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UBC Theses and Dissertations

Natural attenuation of biodiesel in a sandtank experiment Scully, Keelin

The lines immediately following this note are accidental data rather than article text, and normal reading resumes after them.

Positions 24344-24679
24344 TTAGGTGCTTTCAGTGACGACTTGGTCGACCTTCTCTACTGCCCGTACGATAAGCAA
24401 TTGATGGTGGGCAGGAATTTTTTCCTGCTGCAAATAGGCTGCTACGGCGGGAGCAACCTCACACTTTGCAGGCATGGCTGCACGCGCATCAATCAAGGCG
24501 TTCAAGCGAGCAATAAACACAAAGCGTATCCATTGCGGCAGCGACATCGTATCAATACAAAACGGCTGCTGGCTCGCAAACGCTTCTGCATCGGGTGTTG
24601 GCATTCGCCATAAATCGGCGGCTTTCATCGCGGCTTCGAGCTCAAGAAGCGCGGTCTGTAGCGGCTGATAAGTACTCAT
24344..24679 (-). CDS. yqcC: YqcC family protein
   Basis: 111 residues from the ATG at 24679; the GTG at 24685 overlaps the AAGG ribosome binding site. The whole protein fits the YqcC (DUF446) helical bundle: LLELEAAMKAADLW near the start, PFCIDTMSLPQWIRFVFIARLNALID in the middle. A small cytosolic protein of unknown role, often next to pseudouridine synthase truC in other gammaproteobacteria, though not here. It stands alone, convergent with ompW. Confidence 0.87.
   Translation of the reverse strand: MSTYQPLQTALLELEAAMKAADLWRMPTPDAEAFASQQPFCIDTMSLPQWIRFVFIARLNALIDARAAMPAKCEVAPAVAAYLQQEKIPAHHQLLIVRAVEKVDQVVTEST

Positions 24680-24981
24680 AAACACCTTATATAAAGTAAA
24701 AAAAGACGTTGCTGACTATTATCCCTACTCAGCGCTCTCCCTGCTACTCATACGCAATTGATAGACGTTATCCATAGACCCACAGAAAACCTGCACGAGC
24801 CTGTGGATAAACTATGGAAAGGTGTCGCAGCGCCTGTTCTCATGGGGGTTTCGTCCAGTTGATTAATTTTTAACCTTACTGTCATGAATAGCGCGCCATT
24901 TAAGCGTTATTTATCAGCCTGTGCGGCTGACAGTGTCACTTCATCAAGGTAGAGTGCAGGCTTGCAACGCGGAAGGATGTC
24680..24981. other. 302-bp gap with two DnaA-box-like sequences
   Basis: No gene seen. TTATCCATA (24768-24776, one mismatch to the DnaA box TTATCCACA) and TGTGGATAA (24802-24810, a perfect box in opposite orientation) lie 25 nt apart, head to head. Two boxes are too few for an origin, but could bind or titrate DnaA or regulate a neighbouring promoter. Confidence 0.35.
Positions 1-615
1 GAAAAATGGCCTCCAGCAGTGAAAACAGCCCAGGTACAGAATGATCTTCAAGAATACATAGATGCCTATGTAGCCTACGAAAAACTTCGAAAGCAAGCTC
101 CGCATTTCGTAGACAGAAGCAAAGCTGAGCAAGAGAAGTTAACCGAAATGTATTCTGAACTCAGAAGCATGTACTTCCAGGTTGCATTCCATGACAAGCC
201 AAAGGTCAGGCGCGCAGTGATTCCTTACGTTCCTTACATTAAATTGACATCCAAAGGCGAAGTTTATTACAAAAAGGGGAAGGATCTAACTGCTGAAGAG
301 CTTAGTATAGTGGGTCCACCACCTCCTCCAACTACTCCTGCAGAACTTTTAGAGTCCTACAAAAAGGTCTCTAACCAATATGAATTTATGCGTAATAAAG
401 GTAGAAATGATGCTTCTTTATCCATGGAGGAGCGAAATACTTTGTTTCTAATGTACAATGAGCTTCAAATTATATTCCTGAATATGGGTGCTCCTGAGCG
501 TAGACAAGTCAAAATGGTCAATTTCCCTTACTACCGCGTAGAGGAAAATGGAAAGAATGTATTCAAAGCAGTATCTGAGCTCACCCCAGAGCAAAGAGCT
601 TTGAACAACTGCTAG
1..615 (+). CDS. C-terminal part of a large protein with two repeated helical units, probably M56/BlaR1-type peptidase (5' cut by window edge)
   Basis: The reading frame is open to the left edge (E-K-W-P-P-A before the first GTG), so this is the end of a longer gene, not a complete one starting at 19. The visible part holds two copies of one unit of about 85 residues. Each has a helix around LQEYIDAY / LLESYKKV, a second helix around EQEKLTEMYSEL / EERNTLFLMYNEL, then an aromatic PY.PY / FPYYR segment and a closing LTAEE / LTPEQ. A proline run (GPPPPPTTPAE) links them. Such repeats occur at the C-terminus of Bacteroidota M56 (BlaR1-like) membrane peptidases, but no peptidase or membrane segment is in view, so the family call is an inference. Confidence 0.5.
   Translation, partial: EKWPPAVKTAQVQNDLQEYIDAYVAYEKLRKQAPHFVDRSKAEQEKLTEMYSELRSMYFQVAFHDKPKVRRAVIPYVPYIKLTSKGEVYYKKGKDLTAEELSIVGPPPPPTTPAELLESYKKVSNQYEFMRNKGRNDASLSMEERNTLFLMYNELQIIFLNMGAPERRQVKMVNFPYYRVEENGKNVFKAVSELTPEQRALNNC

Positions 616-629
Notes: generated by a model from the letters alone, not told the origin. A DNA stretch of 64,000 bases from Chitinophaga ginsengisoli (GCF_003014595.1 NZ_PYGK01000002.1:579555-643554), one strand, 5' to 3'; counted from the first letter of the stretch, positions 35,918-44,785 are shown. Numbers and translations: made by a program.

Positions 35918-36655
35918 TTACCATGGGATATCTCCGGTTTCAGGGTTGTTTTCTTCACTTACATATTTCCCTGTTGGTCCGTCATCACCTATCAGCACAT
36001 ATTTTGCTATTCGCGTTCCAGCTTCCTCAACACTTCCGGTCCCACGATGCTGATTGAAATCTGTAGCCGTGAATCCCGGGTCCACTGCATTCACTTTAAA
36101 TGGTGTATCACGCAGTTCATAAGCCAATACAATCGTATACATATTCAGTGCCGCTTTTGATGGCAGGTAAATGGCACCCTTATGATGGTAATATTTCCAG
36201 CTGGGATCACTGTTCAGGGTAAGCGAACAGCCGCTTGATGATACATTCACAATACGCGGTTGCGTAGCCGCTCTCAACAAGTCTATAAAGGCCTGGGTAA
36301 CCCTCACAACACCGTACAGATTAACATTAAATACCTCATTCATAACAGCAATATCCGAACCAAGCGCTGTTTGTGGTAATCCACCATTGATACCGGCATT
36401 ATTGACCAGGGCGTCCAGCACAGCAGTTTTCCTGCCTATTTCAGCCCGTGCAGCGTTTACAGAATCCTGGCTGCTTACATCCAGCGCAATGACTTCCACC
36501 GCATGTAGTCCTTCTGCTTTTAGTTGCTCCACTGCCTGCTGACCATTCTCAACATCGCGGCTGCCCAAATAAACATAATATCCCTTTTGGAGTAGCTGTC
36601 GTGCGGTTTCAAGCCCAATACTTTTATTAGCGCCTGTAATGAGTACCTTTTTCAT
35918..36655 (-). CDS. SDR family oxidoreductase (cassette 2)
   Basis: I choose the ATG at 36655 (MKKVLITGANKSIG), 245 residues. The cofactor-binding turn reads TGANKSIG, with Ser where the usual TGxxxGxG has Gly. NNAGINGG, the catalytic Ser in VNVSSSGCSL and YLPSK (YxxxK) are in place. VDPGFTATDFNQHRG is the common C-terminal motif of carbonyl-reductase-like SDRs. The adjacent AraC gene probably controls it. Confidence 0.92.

The use of alternative fuels, including biodiesel, has increased steadily in the last two decades, increasing the risk of accidental spills. However, a comprehensive understanding of the fate of biodiesel in the subsurface is currently lacking. A large sandtank experiment was conducted over 18 months to evaluate the spatial and temporal evolution of biodiesel biodegradation with a focus on vadose zone impacts. 80 L of biodiesel was applied to the center of the sandtank. Monitoring and analysis focused on two zones: the saturated zone including the capillary fringe, and the unsaturated zone. Measured parameters included surficial CO2 and CH4 effluxes, gas concentrations and their isotopic composition in the vadose zone, moisture contents and temperature. In the saturated zone, groundwater chemistry was characterized based on dissolved cation and anion concentrations, volatile fatty acids (VFAs), pH and alkalinity. The experimental results displayed a rapid response to the biodiesel release, revealed by increases of surficial CO2 effluxes and CO2-concentrations in the vadose zone, while O2 concentrations remained close to atmospheric levels. In the saturated zone, elevated VFA concentrations were observed together with pronounced increases in cation concentrations, specifically Ca, Mg, Fe and Mn, indicating the rapid development of anaerobic conditions. The generation of acidity associated with aerobic and anaerobic degradation reactions led to a decline in pH, locally to values below 5, likely inhibiting the progress of biodegradation. The onset of CH4 generation was delayed and coincided with reaching maximum VFA concentrations in the saturated zone. CH4 effluxes at the ground surface were limited; however, stable isotope analysis indicated that CH4 oxidation in the vadose zone was weak, likely due to low-pH conditions. Increases in dissolved concentrations of Fe and Mn were attributed to the reductive dissolution of Mn- and Fe-oxides, with possible contributions from the dissolution of Fe- and Mn-bearing dolomite. Carbon balance estimates showed that the biodiesel was recalcitrant to degradation, and at 590 days less than 5% of the biodiesel had been transformed to VFAs, CO2 and CH4. The average biodiesel degradation rate derived from the carbon balance is 1.3 x 10-8 mol L-1 H2O s-1, comparable to literature values.

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